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PSY 3011 Introduction and behavior

by: Cassie Ng

PSY 3011 Introduction and behavior PSY 3011

Marketplace > University of Minnesota > Psychology (PSYC) > PSY 3011 > PSY 3011 Introduction and behavior
Cassie Ng
U of M

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Learning and behavior ED.7 Chapter 1 1) The search for general principles of learning 2) The Assocaitionsits 3) Aristotle 4) Similarity 5) Contrast 6) The British Assocaitionists: Si...
Intro to Learning and Behavior
Brothen, Thomas
psy, learning, behavior
75 ?




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This 8 page Bundle was uploaded by Cassie Ng on Monday September 12, 2016. The Bundle belongs to PSY 3011 at University of Minnesota taught by Brothen, Thomas in Fall 2016. Since its upload, it has received 169 views. For similar materials see Intro to Learning and Behavior in Psychology (PSYC) at University of Minnesota.

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Date Created: 09/12/16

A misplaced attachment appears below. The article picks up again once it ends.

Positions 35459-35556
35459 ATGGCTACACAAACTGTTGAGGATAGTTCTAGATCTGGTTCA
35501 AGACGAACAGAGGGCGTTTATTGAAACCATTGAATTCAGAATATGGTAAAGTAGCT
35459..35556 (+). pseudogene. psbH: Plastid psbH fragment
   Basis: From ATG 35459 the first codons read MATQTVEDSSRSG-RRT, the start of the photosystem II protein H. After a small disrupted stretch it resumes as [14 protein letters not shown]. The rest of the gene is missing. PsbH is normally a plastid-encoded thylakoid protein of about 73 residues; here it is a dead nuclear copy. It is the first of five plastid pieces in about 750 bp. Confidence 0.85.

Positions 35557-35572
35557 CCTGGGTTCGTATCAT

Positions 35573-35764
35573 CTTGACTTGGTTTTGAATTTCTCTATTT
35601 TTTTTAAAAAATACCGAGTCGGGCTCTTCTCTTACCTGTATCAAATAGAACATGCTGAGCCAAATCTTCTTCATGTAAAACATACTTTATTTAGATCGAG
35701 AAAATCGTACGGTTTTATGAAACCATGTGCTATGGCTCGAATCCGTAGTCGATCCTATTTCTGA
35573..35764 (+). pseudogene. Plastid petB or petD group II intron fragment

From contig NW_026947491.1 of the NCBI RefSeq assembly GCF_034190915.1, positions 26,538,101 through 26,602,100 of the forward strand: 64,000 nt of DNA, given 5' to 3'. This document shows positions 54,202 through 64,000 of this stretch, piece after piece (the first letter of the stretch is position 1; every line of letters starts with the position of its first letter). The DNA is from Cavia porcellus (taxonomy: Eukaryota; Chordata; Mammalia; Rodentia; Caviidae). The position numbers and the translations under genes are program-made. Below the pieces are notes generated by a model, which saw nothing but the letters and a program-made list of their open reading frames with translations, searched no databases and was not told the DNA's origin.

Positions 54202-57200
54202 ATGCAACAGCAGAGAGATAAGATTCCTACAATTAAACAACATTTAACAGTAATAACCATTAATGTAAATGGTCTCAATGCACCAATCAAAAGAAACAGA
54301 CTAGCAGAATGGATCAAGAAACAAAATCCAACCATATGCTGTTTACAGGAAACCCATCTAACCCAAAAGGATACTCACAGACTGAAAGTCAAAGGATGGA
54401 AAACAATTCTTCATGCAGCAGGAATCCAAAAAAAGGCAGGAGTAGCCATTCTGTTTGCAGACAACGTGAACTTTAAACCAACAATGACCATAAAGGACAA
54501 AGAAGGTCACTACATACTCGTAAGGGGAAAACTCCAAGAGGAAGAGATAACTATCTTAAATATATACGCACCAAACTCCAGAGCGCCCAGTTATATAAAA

Chapter 1: History, Background, and Basic Concepts 1 Chapter 1 traces the history of interest in the psychology of learning and the search for general  learning principles—a theme that will be carried out through the book. For many of you, the  information on basic physiological, behavioral, and cognitive principles will be a review. The Search for General Principles of Learning 2 ­­Different ways to study learning . Behaviors that must occur continuously for a person to survive, such as breathing and the  beating of the heart, it is difficult to think of many human behaviors that do not depend on prior  learning  . The goal of much of the research on learning has been to develop general principles that are  applicable across a wide range of species and learning situations . Use animals for experiments, e.g: studying the behavior of rats in such a sparse environment,  could discover principles that govern the behavior of many animals, including human beings, in  the more complex environments found outside the psychological laboratory   . Orderly principles of learning and behavior that might be obscured by many extraneous factors  in the natural environment may be uncovered in a laboratory environment  The Associationists 4  ­ Associations: Philosophers who developed early theories about how people learn to  associate separate thoughts or ideas as a result of their experiences  ­ The Greek philosopher Aristotle is generally acknowledged to be the first Associationist   ­ He proposed three principles of association that can be viewed as an elementary theory of memory  ­ Suggest that these principles describe how one thought leads to another  Aristotle 4 ­­contiguity . One of Aristotle’s principles of association, which states that two ideas will be associated if  they tend to occur together in space or time  . In modern psychology, contiguity between stimuli is an important factor in classical  conditioning, and contiguity between a response and its consequences is important in operant  conditioning  ­­similarity:  . One of Aristotle’s principles of association . States that the thought of one concept often leads to the thought of similar concept  ­­contrast: . One of Aristotle’s principles of association . States that the thought of one concept often leads to the thought of the opposite concept  The British Associationists: Simple and Complex Ideas 5 ­ The British Associationsits included Thomas Hobbes, John Locke, James Mill and John  Mill  ­ These writers are called the British Empiricist because of their belief that every person  acquires all knowledge empirically, that is through experience   ­ Believed that every moment, every idea and every concept a person has is based on one  or more previous experience  ­ According to the Associationists, there is a direct correspondence between experience  and memory  ­ The view that all ideas, no matter how complex, are the product of simple ideas, which  are in turn the product of simple sensations   Ebbinghaus’s Experiments on Memory 7 ­­nonsense syllables: A meaningless syllable consistent separated by a vowel, first used in  memory experiments by Hermann Ebbinghaus    ­­variables . Independent various: In scientific research, a variable that the experimenter manipulates to  determine how this affects the dependent variable  . Dependent variable: In psychological research, the behavior of a subject that is measured by the experimenter to see how it is affected by changes in the dependent variable  ­­savings score:  . Ebbinghaus’s measure of the strength of memory, which showed how much less time was  required to relearn a previously learned list of nonsense syllables  . E.g: If a person needed 20 repetitions to learn a lost the first time, but only 15 repetitions to  relearn the list at a later time, this was a savings of 5 repetitions, or 25%  The Effects of Repetition 8 ­­Brown: (Thomas Brown)  . Stated that the frequency of pairings affects the strength of an association.  . This principle is obviously supported by the simple fact that a list that is not memorized after a  small number of repetions will eventually be learned after more repetitions  ­­overlearning: Continuing to practice a response after performance is apparently perfect, which  often results in stronger or more accurate performance in a delayed test  The Effects of Time 8 ­ Another of Thomas Brown’s principles was recency: The more recently two items have been  paired, the stronger will be the association between them  ­­forgetting curve: A graph showing how performance on a memory task declines with the  passage of time since learning  The Role of Contiguity 8 ­ The Associationsits’ principle of contiguity states that the more closely together two items are  presented, the better will the thought of one item lead to the thought of the other. Ebbinghaus  reasoned that if the contiguity principle is correct, the strongest associations in his lists should be between adjacent syllables, but there should also be measured (though weaker) associations  between nonadjacent items.  ­­Ebbinghaus’ ingenious method: For testing this ideas, which involved rearranging the items in  a list after it was memorized, and then learning the rearranged list  The Influence of the Associationists and Ebbinghaus 10 ­­continues to present day . Two major approaches to the study of learning arose­ the behavior and cognitive approaches  . Continue to investigate how people (and animals) learn complex concepts and novel ideas  . Ebbinghaus’s efforts to vary his independent variable systematically and to record his  dependent variables accurately and objectivity are goals the modern learning researches also  strive for in their experiments   Behavioral and Cognitive Approaches to Learning 10 ­ Two of the most characteristics of the behavioral approach are  . 1) Heavy reliance on animal subjects &  . 2) Emphasis on external events (environmental stimuli and overt behaviors) and a  reluctance to speculate about processes inside the organism 3 The Use of Animal Subjects 10 ­­subject effects: The finding that when people know they are participating in an experiment,  their behaviors may change or improve, even if they are in a control group and receive no special treatment  ­­convenience:  . The species most commonly used are easy and inexpensive to care for, and animals of a  specific age and sex can be obtained in the quantities the experimenter needs  . Their participation is as regular as the experimenter’s: Animal subjects never fail to show up for their appointments, which is unfortunately not the case with human subjects  ­­comparative simplicity:  . Researchers may have a better chance of discovering the basic principles of learning by  exanimating creatures that are less intelligent and less complex than human beings  . Although human beings diff from animals in some respects, they are also similar in some  respects, and it is these similarities that can be investigated with animal subjects   ­­3 criticisms (Arguments)  1) Many important skills, such as the use of language, reading and solving complex problems,  cannot be studied with animals  2) The use of animal subjects is that human beings are so different from all other animals that it  is not possible to generalize from the behavior of animals to human behavior  ­­skill differences: The difference between psychologists and cognitive psychologists seems to  be only that cognitive psychologists are especially interested in those complex abilities that only  human beings possess, whereas behavioral psychologists are typically more interested in learning abilities that are shared by many species  ­­generalizability:  . There is abundant evidence that research on learning with animal subjects produces findings  that are also applicable to human behavior  . Some scientists have emphasized that the many advances in medicine, including vaccines,  surgical techniques, and prescription drugs would not have been possible without research on  animals  . If research with animals were to shop, it would severely impede progress in medical research  and hamper efforts to improve the health of the world population  ­­ethics: Some of the most radical animal rights advocates believe that animals should have the  right as people, and that no animals should be used in any type of research whatsoever  The Emphasis on External Events 12 ­­observable vs unobservable:  . Observable: The observable events, in psychology are the stimuli that a person senses and the  responses a person makes; they are certainly not the subjective reports of trained introspections . Unobservable: As psychological data, B.F.    ­­intervening variable issue:  . A theoretical concept that cannot be observed directly, but is used in science to predict the  relationship between independent and dependent variable  Issues:  . Scientists from all disciplines tend to agree that, if all else is equal, a simpler theory is  preferable to a more complex theory  . The use of an intervening variable such as thirst dangerous because we can easily fool ourselves into thinking we have found the cause a behavior when we are actually talking about a  hypothetical and observable entity  . Even though, Miller suggested that intervening variables are often useful when several  independent and dependent variables involved The Basic Characteristics of Neurons 16 ­­structure and characteristics . Neurons: The nervous system of all creatures are composed of specialized cells called neurons,  whose major function is to transmit information  . The three major components of a neuron are the cell body, the dendrites, and the axons  . The cell body contains the nucleus, which regulation the basic metabolic functions of the cell,  such as the intake of oxygen and the release of carbon dioxide  .Transmitters: When its dendrites and cell body receive sufficient stimulation, a neuron is said to  ‘fire’—it exhibits a sudden change in electrical potential lasting only a few milliseconds  Synapse: Refers to a small gap between the axon terminal of one neuron  Physiological Research on Simple Sensations 17 . Our sensory systems analyze the complex stimulus environment that surrounds us breaking it  down into ‘simple sensations’  . Now known about the traditional ‘five sense’ (sight, hearing, touch, taste and smell) and about  several internal senses (which monitor the body’s balance, muscle tensions, position of the limbs  etc)  ­­receptors: The nervous system’s only contact with the stimuli of the external environment  comes through a variety of specialized neurons    Physiological Research on Feature Detectors 18 ­­Hubel and Weisel . Hubel and Weisel found neurons in the brain that can be called feature detectors, because each  neuron responded to a specific visual stimulus  . Visual cortex:They found several different types of feature detectors in the visual cortex, an  area in the back of the head, just beneath the skull  . Simple cells:They also found individual neurons that responded to more complex shapes. One  class of cells, which they called simple cells, fired most of rapidly when the visual stimulus was  a line of a specific orientation, presented in a specific part of the visual field  ­­role of experience Physiological Research on Learning 20 ­­chemical changes:  . Long term potentiation: The increase in the strength of excitatory synapses as a result of  electrical stimulation  . Long­term potential has been demonstrated in brain areas that are implicated in the storage of  long term memories, such as the hippocampus and the cerebral cortex  . For this reason, some investigators believes that long term potentiation may be a basic process  through which the brain can change as a result of a learning experience  ­­new synapses:  . New synapse are developed as a result of experience came from studies in which animals were  exposed to enriched living environments . Other studies have found that more structured types of learning experiences can produce  cellular changes in more localized areas of the brain   ­­complex idea:  . That is, the physical or chemical changes described in the preceding sections do not occur in  just a few neurons in one part of the brain, but in many neurons in many different brain areas . A very different hypothesis is that the information about individual concepts or ideas is  localized or stored in small, specific sections of the brain  . The cerebral cortex may contain many unused or dormant neurons, perhaps with weak inputs  from various feature detectors  . Better evidence for localized memories comes from reports of people who suffered damage to  small sections of the brain as a result of an accident or stroke. Brian injury can, of course,  produce a wide range of psychological or physical problems, but in a few individuals the result  was a loss of very specific information  . It is possible that the both hypotheses are partially correct, with some types of learning  producing changes in fairly specific parts of the brain, and others producing changes over large  portions of the brain  1. Explain the difference between the acquisition and performance of a behavior, using an example to illustrate your answer. Page 2. 2. List Aristotle’s three principles of association, and give some examples of each. Page 4-5. 3. Describe James Mill's theory about how complex ideas are formed. Discuss the strengths and weaknesses of this theory. Pages 6-7. 4. Why did Ebbinghaus use nonsense syllables as the items he studied in his memory experiments? What was his measure of how much was remembered after some delay interval? Give an example to show how this measure was calculated. Pages 7-8. 5. Describe Ebbinghaus's experiment that provided evidence for Thomas Brown's principle of recency. Draw a graph that shows the approximate pattern of results Ebbinghaus obtained. Pages 8-9. 6. What is overlearning? Describe Ebbinghaus's experiment on overlearning, and discuss his results. Page 8. 7. Describe the procedure and results of Ebbinghaus's experiment that provided evidence for the principle of contiguity. Pages 8-10. 8. Discuss several advantages of using animal subjects in psychological research. Pages 10-11. 9. What are two common criticisms of the use of animal subjects in psychological research? How might a behavioral psychologist answer each of these criticisms? Page 11-12. 10. Describe some of the current requirements for the care and use of animals in research in the United States. Pages 11-12. 11. According to John B. Watson, what is wrong with the technique of introspection? What were his criteria for acceptable data in psychology? Explain his reasoning. Pages 12-13. 12. According to B. F. Skinner, what are two problems with the use of intervening variables in psychological theories? Pages 13-14. 13. Use an example to show how Neal Miller argued that the criterion of simplicity sometimes favors the use of an intervening variable in a psychological theory. Pages 14-15. 14. Evaluate the Associationist position that our sensory systems analyze stimuli by breaking them down into "simple sensations," using physiological evidence to support your answer. Pages 17-18. 15. Describe the characteristics of the neurons Hubel and Wiesel found in the cat's visual cortex. How do these neurons differ from those in the retina? Pages 18-20. 16. To what extent are the feature detectors in the cat's visual cortex altered by visual experience? Describe the results of some relevant experiments. Page 20. 17. Describe the evidence that experience can alter the physical characteristics of a rat's brain. Exactly what characteristics of the brain have been shown to change? Pages 21-22. 18. List several types of changes at the level of the synapse that could, in principle, occur as a result of a learning experience. Pages 21-22. 19. What is neurogenesis? Describe some evidence that it occurs in animal brains. Page 22. 20. Describe the experiments of Lashley, Penfield, and more recent researchers on the question of where complex ideas or memories are stored in the brain. Pages 23- 24.